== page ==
RIU Hotels & Resorts
RIU Hotels & Resorts is doing its part to ensure that Cape Verde’s endangered loggerhead turtles will feature in the African destination’s future.
RIU has again helped two Cape Verdean environmental conservation organizations — Projeto Biodiversidade and Bios.CV — oversee the greatest number of loggerhead sea turtle nests recorded in Cape Verde’s history. In 2020, Projeto Biodiversidade recorded 35,016 new nests on the island of Sal, and, of the 125,827 nests found on Boa Vista, Bios recorded 27,954 on the beaches of João Barrosa. That’s more than five times last year’s figure and double the previous record, set in 2018.
The nesting period, which started in early June, has been very different in recent months given the social and economic situation caused by COVID-19. The charities had fewer international volunteers, and also had to cope with more restrictions on movement they need to monitor nests. Nevertheless, the results exceeded expectations.
In Boa Vista, Bios Cabo Verde monitored 5,377 nesting turtles on the beaches in the Reserva Natural das Tartarugas. It also rescued 79 adult females that were lost on the beaches and no turtle poaching was recorded. The Bios.CV team transferred 1,201 nests for their protection, and hatched and released 68,633 hatchlings from a controlled incubation hatchery.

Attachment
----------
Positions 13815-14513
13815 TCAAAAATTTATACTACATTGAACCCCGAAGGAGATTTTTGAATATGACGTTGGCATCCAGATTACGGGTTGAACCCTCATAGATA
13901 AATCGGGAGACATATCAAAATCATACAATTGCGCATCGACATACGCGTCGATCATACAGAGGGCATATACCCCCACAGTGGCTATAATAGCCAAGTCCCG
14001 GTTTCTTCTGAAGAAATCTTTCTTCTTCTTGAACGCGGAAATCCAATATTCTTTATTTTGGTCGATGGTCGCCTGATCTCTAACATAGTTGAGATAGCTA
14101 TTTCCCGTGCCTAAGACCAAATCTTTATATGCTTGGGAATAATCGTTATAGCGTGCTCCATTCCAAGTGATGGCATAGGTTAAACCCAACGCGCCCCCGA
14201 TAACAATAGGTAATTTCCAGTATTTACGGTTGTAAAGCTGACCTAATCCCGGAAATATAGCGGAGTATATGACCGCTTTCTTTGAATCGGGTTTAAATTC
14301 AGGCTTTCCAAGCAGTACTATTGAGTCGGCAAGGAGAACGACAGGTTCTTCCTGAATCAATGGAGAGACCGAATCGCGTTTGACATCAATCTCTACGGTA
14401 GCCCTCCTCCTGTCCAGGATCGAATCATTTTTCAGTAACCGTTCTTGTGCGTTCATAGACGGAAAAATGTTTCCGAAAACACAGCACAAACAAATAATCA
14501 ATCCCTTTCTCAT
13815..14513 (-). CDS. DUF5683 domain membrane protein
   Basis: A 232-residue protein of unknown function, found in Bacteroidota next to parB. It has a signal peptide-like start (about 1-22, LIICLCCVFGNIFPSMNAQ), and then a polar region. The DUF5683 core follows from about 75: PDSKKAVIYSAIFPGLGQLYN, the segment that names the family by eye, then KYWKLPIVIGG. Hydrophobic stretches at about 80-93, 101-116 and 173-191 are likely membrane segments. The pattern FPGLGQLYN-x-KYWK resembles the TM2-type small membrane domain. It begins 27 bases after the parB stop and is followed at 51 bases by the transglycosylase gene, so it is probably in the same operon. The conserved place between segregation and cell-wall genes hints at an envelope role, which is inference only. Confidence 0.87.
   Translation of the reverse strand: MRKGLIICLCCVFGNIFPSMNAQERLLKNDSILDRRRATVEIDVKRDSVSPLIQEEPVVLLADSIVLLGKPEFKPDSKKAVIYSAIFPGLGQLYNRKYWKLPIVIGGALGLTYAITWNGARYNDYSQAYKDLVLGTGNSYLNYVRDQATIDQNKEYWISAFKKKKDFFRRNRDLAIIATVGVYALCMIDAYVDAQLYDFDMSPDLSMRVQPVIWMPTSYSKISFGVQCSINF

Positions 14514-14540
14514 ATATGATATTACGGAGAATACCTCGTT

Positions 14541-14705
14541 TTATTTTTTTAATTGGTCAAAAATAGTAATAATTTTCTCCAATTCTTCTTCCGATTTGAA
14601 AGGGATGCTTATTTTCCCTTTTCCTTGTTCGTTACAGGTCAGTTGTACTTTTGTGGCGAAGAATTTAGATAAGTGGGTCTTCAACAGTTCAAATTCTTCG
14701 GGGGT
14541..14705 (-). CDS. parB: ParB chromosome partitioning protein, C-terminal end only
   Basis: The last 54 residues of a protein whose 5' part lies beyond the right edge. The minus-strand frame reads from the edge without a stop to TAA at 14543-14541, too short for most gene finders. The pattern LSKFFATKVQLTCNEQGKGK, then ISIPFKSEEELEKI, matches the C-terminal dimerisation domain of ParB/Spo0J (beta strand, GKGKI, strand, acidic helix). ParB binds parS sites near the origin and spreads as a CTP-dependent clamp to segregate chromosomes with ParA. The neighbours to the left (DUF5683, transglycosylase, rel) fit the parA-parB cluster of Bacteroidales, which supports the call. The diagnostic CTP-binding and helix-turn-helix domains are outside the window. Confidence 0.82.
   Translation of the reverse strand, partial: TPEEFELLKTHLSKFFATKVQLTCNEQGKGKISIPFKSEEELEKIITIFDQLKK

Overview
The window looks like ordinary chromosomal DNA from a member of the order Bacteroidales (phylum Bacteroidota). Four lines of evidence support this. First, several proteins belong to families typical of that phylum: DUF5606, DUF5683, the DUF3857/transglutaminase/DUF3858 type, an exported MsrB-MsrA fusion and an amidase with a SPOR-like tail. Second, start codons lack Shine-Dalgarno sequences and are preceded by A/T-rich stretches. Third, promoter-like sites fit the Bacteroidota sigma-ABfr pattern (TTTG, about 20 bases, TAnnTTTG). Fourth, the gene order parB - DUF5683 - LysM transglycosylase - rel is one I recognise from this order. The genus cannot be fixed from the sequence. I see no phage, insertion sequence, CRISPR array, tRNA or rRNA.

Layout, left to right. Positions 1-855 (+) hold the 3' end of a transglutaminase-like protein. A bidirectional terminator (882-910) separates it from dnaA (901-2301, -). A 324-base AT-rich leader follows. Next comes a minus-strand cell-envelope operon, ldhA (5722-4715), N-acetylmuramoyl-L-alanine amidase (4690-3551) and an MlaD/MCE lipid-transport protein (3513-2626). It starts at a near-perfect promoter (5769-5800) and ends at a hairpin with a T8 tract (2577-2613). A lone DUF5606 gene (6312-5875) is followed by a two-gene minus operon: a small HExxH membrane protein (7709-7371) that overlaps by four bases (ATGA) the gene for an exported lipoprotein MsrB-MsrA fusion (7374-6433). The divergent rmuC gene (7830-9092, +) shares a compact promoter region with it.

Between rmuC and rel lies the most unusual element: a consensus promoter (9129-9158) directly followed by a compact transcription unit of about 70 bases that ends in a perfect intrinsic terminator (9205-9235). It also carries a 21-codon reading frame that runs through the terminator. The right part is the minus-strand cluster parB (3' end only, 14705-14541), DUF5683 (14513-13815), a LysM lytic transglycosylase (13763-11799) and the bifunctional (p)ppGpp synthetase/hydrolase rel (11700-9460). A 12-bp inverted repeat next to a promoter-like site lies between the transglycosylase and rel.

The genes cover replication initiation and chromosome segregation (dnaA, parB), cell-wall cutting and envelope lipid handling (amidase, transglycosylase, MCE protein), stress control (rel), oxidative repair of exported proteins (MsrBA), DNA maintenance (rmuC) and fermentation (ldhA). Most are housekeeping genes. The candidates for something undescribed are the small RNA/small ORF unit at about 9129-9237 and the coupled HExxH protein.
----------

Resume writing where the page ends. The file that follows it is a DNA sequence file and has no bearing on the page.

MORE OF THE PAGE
Sal island saw Projeto Biodiversidade started patrolling the beaches in 2020 with night-vision cameras and drones with, together with traditional patrols, covered 26.6 km of beach and rescued 99 turtles. On a downward note, 357 dead turtles were found, most of which were poached. Poaching has increased because of economic difficulties arising from the COVID-19 crisis. This year has seen Projeto Biodiversidade protect 2,888 nests in 6 hatcheries monitored by the NGO and has released 144,695 hatchlings.
“These are fantastic results for Cape Verde’s loggerhead turtle population, which is one of the 11 most endangered sea turtle populations on the planet,” Riu says. “Together with Florida in the United States, they make up the most important reproduction colonies, together comprising 80% of the global population of the species.
“Over a difficult year, RIU Hotels, Bios.CV and Projeto Biodiversidade have strengthened an alliance that started in 2011 and 2016 respectively, in order to protect Cape Verde’s wildlife through plans to protect the environment and the ecosystem on the Sal island and Boa Vista archipelago.”